ORDERED that the order is affirmed insofar as appealed from, with costs.

 

The respondent Karen Morgan allegedly was injured in a motor vehicle accident on May 12, 2000, in Nassau County. At the time of the accident, Morgan's motor vehicle was insured by the petitioner, American Manufacturers Mutual Insurance Company (hereinafter American Manufacturers). Morgan had also purchased Supplementary Uninsured/Underinsured Motorists coverage (hereinafter SUM). The offending vehicle was insured at the time of the accident by American Agents Insurance Company (hereinafter American Agents). On February 5, 2001, American Agents was placed in liquidation. On May 25, 2001, Morgan filed a demand for SUM arbitration, claiming that the offending vehicle was uninsured.

 

American Manufacturers filed a petition, inter alia, to permanently stay arbitration under its SUM coverage on the ground that American Agents was a domestic insurer required to pay into the Public Motor Vehicle Liability Security Fund (hereinafter the Security Fund) pursuant to Insurance Law § 7604. American Manufacturers argued that since Morgan could seek compensation from the Security Fund, the offending vehicle was not uninsured, and Morgan's resort to the SUM arbitration clause of her insurance policy was precluded. Morgan countered that the applicable SUM endorsement to her policy contained the same definition of uninsured motor vehicle as Regulation 35-D (11 NYCRR 60-2.3), i.e., where the insurer "is or becomes insolvent." Thus, Morgan argued that, whether by dint of Regulation or American Manufacturers' own contractual agreement, the offending vehicle fell squarely within the definition of an "uninsured motor vehicle" and the petition to stay uninsured motorist arbitration should be denied. The Supreme Court denied the petition and we affirm, but for different reasons than those stated by the Supreme Court. The Supreme Court's holding, based in part on the "clear and unambiguous language" definition of an uninsured motor vehicle as contained in Morgan's SUM endorsement, though correct, too narrowly determines the issue presented.

 

The sole controversy presented in the action at bar concerns the definition of "uninsured motor vehicle" as used in Regulation 35-D (11 NYCRR 60-2.3), entitled "Requirements for SUM endorsements."

 

Regulation 35-D was promulgated by the Superintendent of Insurance, effective as of October 1, 1993, under the authority of Insurance Law §§ 201, 301, and 3420(f)(1) and (2) (see 11 NYCRR [*3]60-2.0 et seq.; NY Reg, June 30, 1993, at 16-17). The regulation defines an uninsured motor vehicle, insofar as is relevant here, as "a motor vehicle * * * for which * * * (3) there is a bodily injury liability insurance coverage or bond application * * * at the time of the accident, but * * * (iii) the insurer writing such insurance coverage or bond * * * is or becomes insolvent" (11 NYCRR 60-2.3[c][3][iii]).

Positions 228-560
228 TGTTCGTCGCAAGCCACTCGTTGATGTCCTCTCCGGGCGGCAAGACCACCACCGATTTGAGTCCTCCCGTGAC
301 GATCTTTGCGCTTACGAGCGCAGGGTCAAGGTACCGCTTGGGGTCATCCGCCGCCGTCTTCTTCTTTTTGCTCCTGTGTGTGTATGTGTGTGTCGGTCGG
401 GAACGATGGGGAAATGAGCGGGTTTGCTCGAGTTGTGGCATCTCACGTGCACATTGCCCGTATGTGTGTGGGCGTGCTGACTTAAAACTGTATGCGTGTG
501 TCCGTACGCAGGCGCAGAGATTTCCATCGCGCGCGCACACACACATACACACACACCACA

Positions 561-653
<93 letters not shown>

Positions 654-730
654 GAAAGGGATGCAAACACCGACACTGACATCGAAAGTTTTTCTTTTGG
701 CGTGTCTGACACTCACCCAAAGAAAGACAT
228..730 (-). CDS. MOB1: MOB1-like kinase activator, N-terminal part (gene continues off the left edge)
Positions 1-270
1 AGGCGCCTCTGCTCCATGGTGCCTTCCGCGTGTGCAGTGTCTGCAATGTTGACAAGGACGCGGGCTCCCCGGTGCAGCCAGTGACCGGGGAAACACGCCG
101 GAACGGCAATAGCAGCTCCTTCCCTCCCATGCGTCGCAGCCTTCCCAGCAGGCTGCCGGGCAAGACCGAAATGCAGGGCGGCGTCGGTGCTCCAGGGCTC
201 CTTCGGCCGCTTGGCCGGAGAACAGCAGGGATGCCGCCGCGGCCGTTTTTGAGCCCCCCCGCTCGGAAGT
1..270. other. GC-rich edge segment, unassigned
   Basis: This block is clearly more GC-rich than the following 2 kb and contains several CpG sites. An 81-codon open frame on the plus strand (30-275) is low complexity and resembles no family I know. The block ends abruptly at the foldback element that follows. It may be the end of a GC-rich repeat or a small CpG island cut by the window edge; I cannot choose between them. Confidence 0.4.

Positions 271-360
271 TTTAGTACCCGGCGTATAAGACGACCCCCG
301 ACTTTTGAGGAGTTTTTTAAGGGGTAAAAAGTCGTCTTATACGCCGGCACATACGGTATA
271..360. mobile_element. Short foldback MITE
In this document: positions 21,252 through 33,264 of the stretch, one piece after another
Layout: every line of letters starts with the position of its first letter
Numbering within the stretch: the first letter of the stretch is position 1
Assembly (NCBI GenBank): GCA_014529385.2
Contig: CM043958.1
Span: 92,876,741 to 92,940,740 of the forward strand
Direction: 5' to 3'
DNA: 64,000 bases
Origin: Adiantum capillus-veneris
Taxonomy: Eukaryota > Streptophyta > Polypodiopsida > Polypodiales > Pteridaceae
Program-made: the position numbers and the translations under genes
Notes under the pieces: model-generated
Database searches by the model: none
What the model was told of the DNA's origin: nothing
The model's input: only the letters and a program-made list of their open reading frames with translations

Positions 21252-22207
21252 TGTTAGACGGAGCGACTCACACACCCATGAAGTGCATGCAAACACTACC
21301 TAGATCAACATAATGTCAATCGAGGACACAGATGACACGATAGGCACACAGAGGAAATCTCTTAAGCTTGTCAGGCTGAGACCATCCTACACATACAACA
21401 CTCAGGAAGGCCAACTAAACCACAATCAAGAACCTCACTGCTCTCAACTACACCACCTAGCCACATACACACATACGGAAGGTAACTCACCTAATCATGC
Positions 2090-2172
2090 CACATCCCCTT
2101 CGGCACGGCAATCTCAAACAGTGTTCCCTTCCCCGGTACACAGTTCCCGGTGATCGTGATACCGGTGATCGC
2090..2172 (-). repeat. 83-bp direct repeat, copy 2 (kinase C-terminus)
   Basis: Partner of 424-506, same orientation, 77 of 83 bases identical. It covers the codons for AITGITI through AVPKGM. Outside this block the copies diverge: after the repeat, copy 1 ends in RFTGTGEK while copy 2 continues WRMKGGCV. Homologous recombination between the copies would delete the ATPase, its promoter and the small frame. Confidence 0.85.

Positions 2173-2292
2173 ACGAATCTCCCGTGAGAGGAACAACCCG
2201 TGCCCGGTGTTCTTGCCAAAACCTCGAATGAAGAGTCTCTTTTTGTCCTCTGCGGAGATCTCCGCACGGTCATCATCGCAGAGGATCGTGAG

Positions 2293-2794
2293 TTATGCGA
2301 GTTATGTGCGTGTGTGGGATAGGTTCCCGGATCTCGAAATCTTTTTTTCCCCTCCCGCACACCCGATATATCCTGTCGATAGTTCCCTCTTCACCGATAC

Contrary to the arguments of American Manufacturers, the determination in this proceeding is not governed by the Court of Appeals' holding in State-Wide Ins. Co. v Curry (43 NY2d 298), a case decided prior to the enactment of Regulation 35-D. There, the Court held that the subsequent insolvency of a domestic insurer of an offending vehicle does not render that vehicle uninsured within the meaning of the New York Automobile Accident Indemnification Endorsement, the compulsory uninsured motorist endorsement (see State-Wide Ins. Co. v Curry, supra at 301-304). The basis for the holding is what distinguishes it from the proceeding at bar: (1) the offending vehicle did not fall within the definition of an uninsured motor vehicle as defined in the compulsory uninsured motorist scheme, that is, "where the insurer disclaims liability or denies coverage" (see Insurance Law former § 167(2-a) [now § 3420(f)(1)]), and (2) Insurance Law former §§ 333 and 334 (now § 7601 et seq.), established the Motor Vehicle Liability Security Fund to provide protection for accident victims where the liability insurer is insolvent (see State-Wide Ins. Co. v Curry, supra at 301-303). Since an offending vehicle whose insurer becomes insolvent could not be classified as uninsured under the definition set forth in the relevant statute, and the injured motorist could look for compensation to the security fund, the protection afforded by the compulsory uninsured motorist scheme was held to be inapplicable (id. at 301-304). The Court's holding in Curry was expressly limited to the insolvency of domestic insurers since nondomestic insurers do not contribute to the Motor Vehicle Liability Security Fund (id. at 302-303).